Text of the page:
An NTC thermistor is used for inrush current protection. It's supported by a bypass relay that allows the thermistor to cool down quickly. On top of that, it slightly boosts efficiency since the thermistor has some resistance even at high operating temperatures.

The parallel bridge rectifiers (GBU10V06) aren't bolted on a heat sink. According to the official specification sheet, these rectifiers can handle up to 2.9 A at 100 °C without a sink. This means that they can handle 5.8 A combined, so with 115 VAC the max power handling is 667 W. This power level is very close to the PSU's max capacity if we take into account the efficiency level with full load delivery. SilverStone should advise FSP to use larger bridge rectifiers or find a way to cool the current ones with a heat sink in order to handle more amperage.

The APFC converter uses a couple of Infineon IPA60R125CP FETs along with a single STMicroelectronics STTH8R06FP boost diode. The bulk caps are provided by Chemi-Con (420 V, 150 uF each, 2000 h @ 105 °C, KMG) and their combined capacity is enough to provide a long hold-up time. We should note that, in general, the ACRF topology achieves much higher hold-up times than other topologies.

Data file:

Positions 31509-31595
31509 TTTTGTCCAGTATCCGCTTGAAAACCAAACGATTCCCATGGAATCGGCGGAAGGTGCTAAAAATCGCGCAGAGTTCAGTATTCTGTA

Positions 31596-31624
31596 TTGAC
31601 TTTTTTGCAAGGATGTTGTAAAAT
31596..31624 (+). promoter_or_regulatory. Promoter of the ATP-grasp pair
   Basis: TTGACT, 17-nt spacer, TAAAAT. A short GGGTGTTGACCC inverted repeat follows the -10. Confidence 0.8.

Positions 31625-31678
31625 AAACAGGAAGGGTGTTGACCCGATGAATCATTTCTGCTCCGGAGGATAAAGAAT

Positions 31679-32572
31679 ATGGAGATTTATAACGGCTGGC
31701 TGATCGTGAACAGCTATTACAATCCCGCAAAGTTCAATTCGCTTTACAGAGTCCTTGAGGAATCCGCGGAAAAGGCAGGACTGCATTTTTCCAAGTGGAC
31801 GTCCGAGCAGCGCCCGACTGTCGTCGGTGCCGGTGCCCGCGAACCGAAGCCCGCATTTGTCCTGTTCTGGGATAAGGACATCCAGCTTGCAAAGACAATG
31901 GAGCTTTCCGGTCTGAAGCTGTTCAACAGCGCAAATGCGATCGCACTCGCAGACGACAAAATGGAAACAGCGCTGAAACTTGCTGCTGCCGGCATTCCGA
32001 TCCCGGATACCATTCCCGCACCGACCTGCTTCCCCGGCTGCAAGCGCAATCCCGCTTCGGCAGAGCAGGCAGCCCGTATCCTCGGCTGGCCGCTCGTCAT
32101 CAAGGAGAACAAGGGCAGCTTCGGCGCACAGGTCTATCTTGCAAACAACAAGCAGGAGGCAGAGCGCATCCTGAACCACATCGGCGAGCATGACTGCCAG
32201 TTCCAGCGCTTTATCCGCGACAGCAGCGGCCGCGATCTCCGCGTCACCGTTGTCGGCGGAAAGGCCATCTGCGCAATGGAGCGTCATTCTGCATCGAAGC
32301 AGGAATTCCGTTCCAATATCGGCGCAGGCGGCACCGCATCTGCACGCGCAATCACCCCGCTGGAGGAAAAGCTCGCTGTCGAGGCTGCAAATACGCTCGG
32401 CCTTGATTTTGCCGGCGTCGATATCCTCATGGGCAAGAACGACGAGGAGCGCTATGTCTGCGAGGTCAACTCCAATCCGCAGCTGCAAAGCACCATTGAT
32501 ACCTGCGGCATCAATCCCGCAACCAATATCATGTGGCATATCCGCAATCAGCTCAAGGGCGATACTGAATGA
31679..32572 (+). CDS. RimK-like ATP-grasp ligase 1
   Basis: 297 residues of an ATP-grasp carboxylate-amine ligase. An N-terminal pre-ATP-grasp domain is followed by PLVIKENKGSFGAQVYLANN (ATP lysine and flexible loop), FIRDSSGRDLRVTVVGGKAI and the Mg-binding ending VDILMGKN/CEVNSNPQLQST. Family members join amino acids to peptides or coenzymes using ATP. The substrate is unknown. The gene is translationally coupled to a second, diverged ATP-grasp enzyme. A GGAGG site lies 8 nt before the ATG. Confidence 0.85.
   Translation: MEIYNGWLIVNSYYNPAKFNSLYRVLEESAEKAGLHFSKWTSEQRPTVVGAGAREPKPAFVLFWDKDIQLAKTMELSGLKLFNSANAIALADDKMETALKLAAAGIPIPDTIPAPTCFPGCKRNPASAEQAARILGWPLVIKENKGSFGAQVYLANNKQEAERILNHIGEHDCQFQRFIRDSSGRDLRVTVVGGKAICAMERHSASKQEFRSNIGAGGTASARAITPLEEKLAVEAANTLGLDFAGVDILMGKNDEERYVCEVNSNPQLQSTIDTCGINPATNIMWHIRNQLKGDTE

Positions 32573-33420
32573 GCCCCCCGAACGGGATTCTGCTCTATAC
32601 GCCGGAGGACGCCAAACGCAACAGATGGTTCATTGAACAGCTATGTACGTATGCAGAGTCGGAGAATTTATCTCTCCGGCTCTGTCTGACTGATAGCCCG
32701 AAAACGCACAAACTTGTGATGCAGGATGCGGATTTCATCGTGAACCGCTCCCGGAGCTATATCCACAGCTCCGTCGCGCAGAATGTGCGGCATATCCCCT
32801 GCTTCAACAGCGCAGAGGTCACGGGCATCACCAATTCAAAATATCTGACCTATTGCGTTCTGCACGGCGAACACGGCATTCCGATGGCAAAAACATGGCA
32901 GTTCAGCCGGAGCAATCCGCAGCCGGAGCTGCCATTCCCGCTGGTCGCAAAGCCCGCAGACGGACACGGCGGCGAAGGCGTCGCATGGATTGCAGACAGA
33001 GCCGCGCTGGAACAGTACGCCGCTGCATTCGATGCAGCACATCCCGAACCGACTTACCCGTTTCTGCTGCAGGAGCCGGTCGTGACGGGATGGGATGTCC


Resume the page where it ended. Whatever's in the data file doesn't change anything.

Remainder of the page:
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The PFC/PWM controller is the FSP 6600 IC for which there is no documentation available.

There are two primary switching FETs. The main one is a Infineon SPA17N80C3, while the auxiliary (reset) FET is a Fairchild FQPF3N80C. It might have some benefits (high efficiency per dollar and long hold-up time with smaller bulk caps). However, an ACRF platform generally cannot match the performance of other topologies, especially when it comes to transient response scenarios.

Right next to the main switchers is the 5 VSB rectifier, a single A-Power AP03N70I-H FET.

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There is an EMI shield, which is grounded, between a number of optocouplers that isolate the primary side from the secondary and the main switching FETs.